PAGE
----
In Knight of Cups Barry makes reference to his and Rick’s younger brother who died very young…just like Malick’s other brother, Chris.
This shows how Rick’s loneliness is also attributed with the fact that Malick has had that feeling for most of his life. He, just like Rick, separated himself from others because he never knew how to connect with others, not even to his family.
Both The Tree of Life and Knight of Cups show the discourse with Malick and his father.
Malick, in his eyes, felt alone in the world and with that loneliness, he destroyed relationships with others in his life.
After failing with yet another relationship, Rick hangs out with his ex-wife, Nancy, played by Cate Blanchett.
Nancy seems to be everything Rick wants in a woman. She’s kind, attentive, loving and caring…but Rick has been so lost in his delusions of grandeur for so long, he can’t see how perfect he and Nancy are together.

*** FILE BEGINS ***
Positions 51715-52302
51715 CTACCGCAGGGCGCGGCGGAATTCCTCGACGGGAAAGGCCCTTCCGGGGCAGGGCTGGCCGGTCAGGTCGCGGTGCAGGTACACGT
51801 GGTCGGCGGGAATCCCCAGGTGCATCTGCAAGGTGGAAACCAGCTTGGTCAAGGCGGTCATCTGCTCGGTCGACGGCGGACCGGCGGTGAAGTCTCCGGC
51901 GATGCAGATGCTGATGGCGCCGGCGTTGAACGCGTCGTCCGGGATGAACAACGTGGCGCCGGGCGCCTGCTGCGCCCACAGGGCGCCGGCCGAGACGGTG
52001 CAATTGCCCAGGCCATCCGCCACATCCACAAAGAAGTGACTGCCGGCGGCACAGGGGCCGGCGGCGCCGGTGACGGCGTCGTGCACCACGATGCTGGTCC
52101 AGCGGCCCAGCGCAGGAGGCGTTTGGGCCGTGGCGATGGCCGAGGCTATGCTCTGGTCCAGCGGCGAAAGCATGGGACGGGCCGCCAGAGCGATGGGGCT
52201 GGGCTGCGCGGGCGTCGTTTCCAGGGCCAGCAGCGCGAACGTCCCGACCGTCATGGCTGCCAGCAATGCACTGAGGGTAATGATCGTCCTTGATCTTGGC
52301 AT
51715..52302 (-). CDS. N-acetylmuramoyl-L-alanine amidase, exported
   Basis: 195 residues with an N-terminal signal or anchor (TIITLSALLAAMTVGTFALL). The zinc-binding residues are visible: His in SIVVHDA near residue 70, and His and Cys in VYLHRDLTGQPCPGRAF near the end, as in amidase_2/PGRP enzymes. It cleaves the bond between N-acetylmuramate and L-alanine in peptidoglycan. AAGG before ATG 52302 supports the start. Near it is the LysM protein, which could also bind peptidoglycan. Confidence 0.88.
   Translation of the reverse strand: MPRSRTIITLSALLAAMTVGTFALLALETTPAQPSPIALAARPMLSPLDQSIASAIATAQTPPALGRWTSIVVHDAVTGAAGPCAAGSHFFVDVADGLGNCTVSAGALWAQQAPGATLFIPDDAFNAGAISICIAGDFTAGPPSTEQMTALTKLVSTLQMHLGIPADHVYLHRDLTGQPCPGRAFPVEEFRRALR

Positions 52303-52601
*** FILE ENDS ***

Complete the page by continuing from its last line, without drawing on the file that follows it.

Even though Nancy still loves him, Rick realizes he needs space.
Nancy is a representation of Malick’s first wife, Jill Jakes. While not much is know about Jill, Knight of Cups gives us insight into their relationship by showing how broken Malick felt.
Rick, just like Malick, was too distant with Nancy and that strained their relationship to where it is now.
Rick falls again into excess and starts dating a stripper named Karen, played by Teresa Palmer.
Karen seems to be a right fit for Rick as they get along, have fun riding shopping carts and hanging out. But once they get to Las Vegas, things start to coming to an end. The overwhelming excess makes Rick sad, since he realizes he’s in a cycle that will never end.
But it seems the cycle might be broken when Rick meets Elizabeth, played by Natalie Portman.
Elizabeth and Rick seem to find solace together but it’s more of a tragic love story.
For one thing, Elizabeth is married and she might be pregnant with Rick’s child. This is to show Rick that this type of love, forbidden love, will only bring him hurt and suffering. So sadly the cycle isn’t broken.